NEW YORK (
) -- In this tough environment with a tough economy, investors are more eager than ever to find stocks that not only give good reward, but also offer downside protection and a nice income or dividend stream.
According to investment manager Sandy Mehta of Value Investment Principals and VIP Global Research Reports -- whose global expertise includes Asia -- there are deep value energy stocks out there that can fulfill this criteria.
spoke with Mehta about energy stocks that he thinks currently offer very good value by way of his international experience.
TheStreet: What are some of your top emerging market picks?
has an ADR that trades in the U.S. and they have 70 years of gas reserves and currently produce 17% of all the gas produced in the world. The stock is at 0.6 times book and 4 times forward earnings.
There is certain risk in investing in emerging markets, but we believe that at 4 times earnings, for such high-quality and long-duration assets, the stock overly discounts whatever risk you might have of investing in Russia.
Some of the Canadian stocks have ADRs in the U.S., too.
-- this is a Canadian energy company. They produce oil and gas. It's got a 9% dividend yield and it's trading at 1.0 times price to book; 40% discount to NAV (net asset value).
It's got 11 years of oil and gas reserves and another 22 years of contingent reserves. So they've got high-quality assets and U.S. investors -- you're getting paid 9% dividends and you get the dividend checks every month -- and it's a qualified dividend. So you pay lower taxes here in the U.S.
The stock used to be at $55 -- today, it's at $22 -- so it's well off 50% from its highs. It's a great-looking chart and we have the view that commodity prices will rise over time. Companies like Gazprom and Enerplus -- today you're getting them at deep value multiples -- in both cases we have more than 100% upside.
TheStreet: Have you also looked at coal stocks?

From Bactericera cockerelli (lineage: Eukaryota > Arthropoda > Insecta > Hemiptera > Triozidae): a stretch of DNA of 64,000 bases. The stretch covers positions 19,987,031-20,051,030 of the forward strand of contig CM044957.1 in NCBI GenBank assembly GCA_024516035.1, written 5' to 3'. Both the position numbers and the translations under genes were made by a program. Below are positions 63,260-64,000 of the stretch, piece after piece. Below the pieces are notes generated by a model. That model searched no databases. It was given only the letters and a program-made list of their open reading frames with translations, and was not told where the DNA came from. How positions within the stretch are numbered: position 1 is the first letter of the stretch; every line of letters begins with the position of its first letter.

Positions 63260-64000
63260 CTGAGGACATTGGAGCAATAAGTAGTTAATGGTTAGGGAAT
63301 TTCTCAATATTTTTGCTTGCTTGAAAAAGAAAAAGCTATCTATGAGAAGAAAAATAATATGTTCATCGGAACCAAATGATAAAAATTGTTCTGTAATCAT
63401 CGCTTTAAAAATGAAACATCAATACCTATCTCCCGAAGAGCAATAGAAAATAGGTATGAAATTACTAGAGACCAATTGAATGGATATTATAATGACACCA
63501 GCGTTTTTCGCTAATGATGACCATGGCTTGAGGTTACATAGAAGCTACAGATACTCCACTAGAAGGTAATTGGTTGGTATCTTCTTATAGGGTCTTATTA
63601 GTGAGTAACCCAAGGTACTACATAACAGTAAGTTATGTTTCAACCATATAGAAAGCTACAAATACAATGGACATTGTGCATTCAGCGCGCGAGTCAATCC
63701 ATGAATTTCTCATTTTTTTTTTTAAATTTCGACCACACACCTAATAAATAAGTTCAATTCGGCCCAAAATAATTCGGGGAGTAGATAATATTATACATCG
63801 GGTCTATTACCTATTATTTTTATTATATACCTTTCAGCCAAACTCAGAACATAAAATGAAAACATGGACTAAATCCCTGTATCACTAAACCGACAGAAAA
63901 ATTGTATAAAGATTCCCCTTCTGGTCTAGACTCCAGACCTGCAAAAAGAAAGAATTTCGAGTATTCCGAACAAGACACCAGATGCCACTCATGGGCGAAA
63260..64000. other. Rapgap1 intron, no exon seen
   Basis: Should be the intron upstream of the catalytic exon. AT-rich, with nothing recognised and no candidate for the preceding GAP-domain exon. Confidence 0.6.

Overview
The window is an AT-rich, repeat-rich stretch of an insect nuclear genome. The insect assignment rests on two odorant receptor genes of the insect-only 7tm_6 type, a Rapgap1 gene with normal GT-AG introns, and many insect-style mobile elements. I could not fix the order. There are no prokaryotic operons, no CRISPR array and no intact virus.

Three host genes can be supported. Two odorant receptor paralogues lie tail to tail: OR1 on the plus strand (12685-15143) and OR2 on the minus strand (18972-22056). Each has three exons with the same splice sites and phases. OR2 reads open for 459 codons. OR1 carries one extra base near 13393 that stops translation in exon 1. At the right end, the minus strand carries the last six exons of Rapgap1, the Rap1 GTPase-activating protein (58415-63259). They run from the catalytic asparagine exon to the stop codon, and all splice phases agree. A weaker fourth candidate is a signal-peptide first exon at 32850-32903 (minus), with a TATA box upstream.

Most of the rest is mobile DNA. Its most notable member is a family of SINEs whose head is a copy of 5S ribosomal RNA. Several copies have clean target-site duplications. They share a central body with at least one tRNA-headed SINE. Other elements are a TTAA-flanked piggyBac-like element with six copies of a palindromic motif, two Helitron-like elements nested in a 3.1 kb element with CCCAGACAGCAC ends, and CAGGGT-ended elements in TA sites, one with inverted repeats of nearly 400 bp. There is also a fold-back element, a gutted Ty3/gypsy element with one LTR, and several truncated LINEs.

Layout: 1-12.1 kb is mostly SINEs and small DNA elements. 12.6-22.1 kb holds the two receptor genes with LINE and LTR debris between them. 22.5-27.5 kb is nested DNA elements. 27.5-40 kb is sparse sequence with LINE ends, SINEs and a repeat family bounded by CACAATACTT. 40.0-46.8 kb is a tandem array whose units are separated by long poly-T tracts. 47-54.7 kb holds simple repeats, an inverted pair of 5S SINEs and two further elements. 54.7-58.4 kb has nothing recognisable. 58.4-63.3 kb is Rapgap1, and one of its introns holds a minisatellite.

Mehta: We have looked at coal stocks in China, such as
-- those are stocks that we have held in the past. We're not active in those stocks right now. But if the stocks were lower in price -- if they had deep-value characteristics -- we would definitely be looking at them. But I think some of the more attractive areas are gas and oil.
TheStreet: Can you talk about the key drivers of oil and gas stocks right now?
Mehta: I think that in the longer term, there is depletion; it's both supply and demand. On the demand side, you see that China is now the number one consumer of commodities in the world, surpassing the U.S. You'll continue to see demand from China and India, with their large population bases.
That is on the demand side. On the supply side, it's becoming tougher and tougher to get at these resources in terms of drilling costs, exploration costs and the existing fuels that you have -- whether in the Middle East or in other parts of the world; there's depletion. So as you take out more of these fossil fuels from the ground -- you extract them -- the reserve basis could go down.
So I think both on supply and demand, I think there's a very clear cut message that prices will rise over time. And I think any portfolio that you have, you want to make sure you have exposure to that.
Mehta: I think what's happening with the Gulf of Mexico and BP -- if there's legislation passed to make it more difficult to drill -- I think that would provide an upward bias for oil prices. So that would cause oil prices to go up faster. And it benefits companies such as Enerplus, and Gazprom.
TheStreet: What other types of stocks are you bullish on?
Mehta: We are bullish on several sectors. We also think that we'll continue to see strong growth in the emerging economies, particularly China and India. I think U.S. companies that have international exposure will also benefit.
TheStreet: Looking at China, have you been excited about the country's recent IPOs?
Mehta: I think the valuation on that is fair; it's OK. Long term, I think the Chinese banks are good investment opportunities.
The way we like to play IPOs -- see when you're buying an IPO and
is the underwriter, they have more information than you do and they're determining when they want to sell and what price they want to sell to you -- and some of them may work, but a lot of IPOs don't work. And if you go two years down the road, I think over the past several years 80% of the IPOs were below their IPO price.
So what we like to do is when the IPOs bomb, and when we see the stock is underwater -- they lose the money and everybody throws in the towel -- that's when we get in, because there we're able to find stocks where you look at a company and say 'wait a second, the cash they raised at the IPO is greater than the market cap -- and we know the cash is there because they raised it.'
And those stocks get bombed out -- they're good businesses because that's how they were able to go public in the first place -- but you get them at deep value or throwaway prices. And to us, that is a better opportunity. Look at an IPO two years after it's gone public, and you'll find some incredible opportunities in great businesses.
-- Reported by Andrea Tse in New York
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